Bartlett Mayor Keith McDonald and Germantown Alderman Mike Palazzolo are on the cusp of entering the mayoral races in their respective communities.
Bartlett Mayor Keith McDonald has pulled his qualifying petition to seek a fourth term as mayor on the Nov. 4 ballot.
McDonald pulled his qualifying petition Tuesday, May 27, to seek a fourth term as mayor on the Nov. 4 ballot and Palazzolo pulled his petition for Germantown mayor on May 23, the first day of the filing period for candidates in the Germantown, Collierville, Bartlett and Millington suburban elections.
On the ballot are races for aldermen and even-numbered positions on the suburban school boards. Germantown and Bartlett are the only two of the four with mayoral races on the ballot this year.
The 10 contenders who had pulled petitions through Tuesday, according to the Shelby County Election Commission website, www.shelbyvote.com, were mostly incumbents seeking re-election.
Palazzolo is not seeking re-election and is already campaigning for mayor of Germantown with the announcement earlier this year by incumbent Mayor Sharon Goldsworthy that she would not run for a sixth term of office.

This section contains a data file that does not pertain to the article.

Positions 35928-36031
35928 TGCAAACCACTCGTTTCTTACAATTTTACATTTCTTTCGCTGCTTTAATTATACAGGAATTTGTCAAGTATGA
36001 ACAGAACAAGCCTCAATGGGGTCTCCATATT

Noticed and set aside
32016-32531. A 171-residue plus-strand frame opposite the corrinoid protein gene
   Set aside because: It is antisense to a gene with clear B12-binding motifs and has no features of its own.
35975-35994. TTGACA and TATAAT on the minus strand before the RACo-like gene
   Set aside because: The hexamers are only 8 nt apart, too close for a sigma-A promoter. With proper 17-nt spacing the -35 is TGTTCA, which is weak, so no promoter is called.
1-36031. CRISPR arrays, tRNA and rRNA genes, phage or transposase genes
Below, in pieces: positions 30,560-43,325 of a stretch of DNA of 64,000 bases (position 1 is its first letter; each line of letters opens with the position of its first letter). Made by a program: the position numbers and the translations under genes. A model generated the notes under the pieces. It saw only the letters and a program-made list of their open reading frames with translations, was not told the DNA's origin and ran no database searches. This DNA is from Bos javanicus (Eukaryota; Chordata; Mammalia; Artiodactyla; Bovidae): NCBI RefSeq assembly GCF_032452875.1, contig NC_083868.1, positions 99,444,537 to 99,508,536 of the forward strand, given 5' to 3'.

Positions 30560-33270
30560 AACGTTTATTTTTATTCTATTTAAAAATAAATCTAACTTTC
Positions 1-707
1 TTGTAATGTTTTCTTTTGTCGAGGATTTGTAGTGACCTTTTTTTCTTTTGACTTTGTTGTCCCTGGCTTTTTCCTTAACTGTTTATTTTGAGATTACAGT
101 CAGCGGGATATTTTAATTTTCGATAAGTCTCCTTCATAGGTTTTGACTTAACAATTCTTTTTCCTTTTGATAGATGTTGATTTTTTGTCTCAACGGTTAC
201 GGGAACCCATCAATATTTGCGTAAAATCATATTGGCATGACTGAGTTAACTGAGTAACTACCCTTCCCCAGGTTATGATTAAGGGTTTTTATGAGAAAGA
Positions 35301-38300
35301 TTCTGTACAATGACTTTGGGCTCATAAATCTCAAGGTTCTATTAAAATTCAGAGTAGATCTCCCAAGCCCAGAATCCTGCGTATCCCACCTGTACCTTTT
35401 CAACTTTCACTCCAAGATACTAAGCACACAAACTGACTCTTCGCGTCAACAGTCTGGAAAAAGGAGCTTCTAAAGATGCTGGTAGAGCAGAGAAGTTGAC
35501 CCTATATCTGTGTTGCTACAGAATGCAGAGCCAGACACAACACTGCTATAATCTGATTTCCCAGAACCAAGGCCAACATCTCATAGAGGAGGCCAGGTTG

Meanwhile, former Shelby County Schools board member Mary Anne Gibson has a petition out for Germantown Alderman Position 2. Position 1 incumbent Greg Marcom is seeking re-election.
Collierville school board members Wanda F. Chism and Catherine W. Messerly have each pulled petitions to seek full four-year terms on the school board. They are currently serving one-time-only shorter terms with their election in 2013, in order to stagger the terms of school board members as required by Tennessee law.
That is also the case for Germantown school board incumbent Mark Dely who pulled his qualifying petition for re-election on opening day last week.
And Bartlett school board members Erin Berry and Bryan Woodruff have pulled petitions seeking re-election.
Even numbered positions on the seven-member Millington school board are also on the ballot this year.
The Arlington school board also will have staggered terms. But those elected to the even-numbered positions on the Arlington school board serve for longer one-time-only terms that put those positions on the ballots next in 2015 to align them with municipal elections.
Lakeland school board elections, like those for Lakeland town commissioners, involve voters choosing multiple times from a single list of candidates with the top vote getters winning the offices.
The top three vote getters in the Lakeland school board races got the longer terms. The seats held by those getting the bottom two of the top five vote totals are on the ballot in 2015.